Abstract: The ever growing number and variety of devices connected to the Internet
are allowing smart cities to become a reality. Today, cars, buses, and
trains carry personal mobile devices which are connected to the Internet
using cellular networks. These devices additionally form vehicular
networks which can be opportunistically used to transport data masses
for multiple applications, some of them yet to be developed. In this
talk, we give an overview of our research on vehicular network
applications with focus on different areas. Using low-cost sensors on
board of vehicles, we can sense different regions in the city using
mobility as an alternative for coverage expansion. Using vehicular
networks and global positioning systems, we can infer the capacity of
the network itself and derive possible applications. We present some
results from this analysis in two representative different scenarios:
Rio de Janeiro, and the Amazon Basin.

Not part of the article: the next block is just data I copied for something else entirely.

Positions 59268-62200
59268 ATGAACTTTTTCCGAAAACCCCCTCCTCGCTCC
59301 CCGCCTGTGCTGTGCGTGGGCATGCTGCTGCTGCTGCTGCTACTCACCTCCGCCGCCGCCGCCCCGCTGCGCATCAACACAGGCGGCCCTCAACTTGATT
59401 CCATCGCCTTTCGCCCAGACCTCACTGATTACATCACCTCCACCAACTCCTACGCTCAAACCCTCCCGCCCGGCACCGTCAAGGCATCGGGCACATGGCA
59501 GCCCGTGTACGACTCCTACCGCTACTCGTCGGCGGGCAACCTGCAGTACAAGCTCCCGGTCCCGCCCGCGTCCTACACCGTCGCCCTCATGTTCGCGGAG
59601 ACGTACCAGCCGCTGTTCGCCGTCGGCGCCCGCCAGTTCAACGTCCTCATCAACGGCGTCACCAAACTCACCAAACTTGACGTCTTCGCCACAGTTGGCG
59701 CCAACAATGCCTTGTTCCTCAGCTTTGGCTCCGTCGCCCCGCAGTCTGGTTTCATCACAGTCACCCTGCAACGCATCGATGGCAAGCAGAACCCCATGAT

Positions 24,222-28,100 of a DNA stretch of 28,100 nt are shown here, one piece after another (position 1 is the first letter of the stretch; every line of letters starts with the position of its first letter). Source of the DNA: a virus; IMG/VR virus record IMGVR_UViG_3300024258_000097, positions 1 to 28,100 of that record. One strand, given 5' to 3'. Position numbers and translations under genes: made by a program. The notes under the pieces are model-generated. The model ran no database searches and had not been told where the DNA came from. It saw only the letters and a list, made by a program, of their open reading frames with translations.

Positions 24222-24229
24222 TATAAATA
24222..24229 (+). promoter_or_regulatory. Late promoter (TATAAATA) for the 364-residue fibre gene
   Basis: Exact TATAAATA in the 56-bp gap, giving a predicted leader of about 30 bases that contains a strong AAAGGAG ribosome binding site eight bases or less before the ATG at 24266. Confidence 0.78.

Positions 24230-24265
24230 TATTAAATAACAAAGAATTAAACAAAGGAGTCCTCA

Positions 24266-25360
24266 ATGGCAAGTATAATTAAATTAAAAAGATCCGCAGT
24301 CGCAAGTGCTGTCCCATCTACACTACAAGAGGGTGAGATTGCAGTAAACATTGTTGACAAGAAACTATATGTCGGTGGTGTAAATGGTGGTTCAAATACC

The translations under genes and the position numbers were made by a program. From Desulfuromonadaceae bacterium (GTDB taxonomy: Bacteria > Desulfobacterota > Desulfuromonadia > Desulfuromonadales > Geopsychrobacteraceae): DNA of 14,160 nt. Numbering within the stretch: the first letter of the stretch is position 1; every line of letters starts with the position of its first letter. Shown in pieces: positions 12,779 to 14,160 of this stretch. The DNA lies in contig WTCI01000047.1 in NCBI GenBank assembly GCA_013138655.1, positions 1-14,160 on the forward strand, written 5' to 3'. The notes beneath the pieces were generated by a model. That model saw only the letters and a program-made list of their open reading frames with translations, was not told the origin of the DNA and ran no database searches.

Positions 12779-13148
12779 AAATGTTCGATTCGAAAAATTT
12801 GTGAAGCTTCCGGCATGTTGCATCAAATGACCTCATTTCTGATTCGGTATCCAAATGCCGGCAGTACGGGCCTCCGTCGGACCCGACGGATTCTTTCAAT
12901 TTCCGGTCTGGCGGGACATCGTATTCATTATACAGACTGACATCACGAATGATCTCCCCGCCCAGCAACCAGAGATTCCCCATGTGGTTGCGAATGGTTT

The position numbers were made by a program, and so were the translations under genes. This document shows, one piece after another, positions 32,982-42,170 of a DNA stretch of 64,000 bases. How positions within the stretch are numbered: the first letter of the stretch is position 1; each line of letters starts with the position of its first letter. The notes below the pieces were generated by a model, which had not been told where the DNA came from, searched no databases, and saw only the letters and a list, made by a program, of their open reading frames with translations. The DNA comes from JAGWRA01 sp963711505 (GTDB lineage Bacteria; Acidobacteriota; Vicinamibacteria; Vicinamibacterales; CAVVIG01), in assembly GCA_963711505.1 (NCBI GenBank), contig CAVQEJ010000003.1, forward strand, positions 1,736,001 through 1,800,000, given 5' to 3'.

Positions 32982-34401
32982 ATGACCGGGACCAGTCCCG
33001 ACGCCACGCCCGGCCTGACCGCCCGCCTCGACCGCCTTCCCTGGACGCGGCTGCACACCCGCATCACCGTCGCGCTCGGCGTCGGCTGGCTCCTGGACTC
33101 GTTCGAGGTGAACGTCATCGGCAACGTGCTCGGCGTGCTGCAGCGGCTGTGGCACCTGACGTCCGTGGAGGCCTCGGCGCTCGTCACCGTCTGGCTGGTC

Bio: Prof. Luís Henrique M. K. Costa received his Electronics Engineer and Master of Science in Electrical Engineering from Universidade Federal do Rio de Janeiro (UFRJ), Brazil, in 1996 and 1998, respectively. Luís received the Dr. degree in Computer Science from Université Pierre et Marie Curie (UPMC), Paris, France, in 2001. He has been a post-doctoral researcher at the Laboratoire d´Informatique de Paris 6 (LIP6) of UPMC during 2002. Since July 2004 he has been an associate professor with UFRJ, working at the Alberto Luiz Coimbra Institute of Graduate Studies in Engineering (COPPE) and the Undergraduate Polytechnic School (Poli) of UFRJ. Currently, he serves as the Head of Department of the Electrical Engineering Program of COPPE (www.pee.ufrj.br). His major research interests are focused on routing, including the areas of wireless ad hoc networks, vehicular networks, sensor networks, and cloud computing. Luís has contributed to the organization of many conferences in the field, serving in various technical program committees for many years, such as IEEE Global Communications Conference (Globecom), IEEE International Conference on Communications (ICC), IEEE/IFIP Wireless Days, IFIP Annual Mediterranean Ad Hoc Networking Workshop (Med-Hoc-Net), Global Information Infrastructure and Networking Symposium (GIIS). He was the general chair for Brazilian SBRC 2008 (Brazilian Symposium on Computer Networks and Distributed Systems) and IEEE/IFIP Wireless Days 2014. He also participated in different Brazilian and international research projects, including Europe-Brazil initiatives. Currently, he is the coordinator of CroMo: Crowd Data in the Mobile Cloud project, a France-Brazil cooperation which includes Universidade Federal do Rio de Janeiro (UFRJ), Universidade Federal Fluminense (UFF), Institut National de Recherche en Informatique et en Automatique of Lille (INRIA-Lille), Université Pierre et Marie Curie (UPMC), and Université de La Rochelle (ULR). Luís serves since 2007 as an Associate Editor for IEEE Surveys and Tutorials. He is a senior member of IEEE Communications Society and the Association for Computing Machinery (ACM). During his career, different works presented in conferences received awards, including IEEE Globecom and SBRC. Luís was awarded twice the “Young Scientist of Our State”, granted by FAPERJ, the research funding agency of the state of Rio de Janeiro. Luís is a researcher level 1D from the National Council for the Development of Science and Technology (CNPq).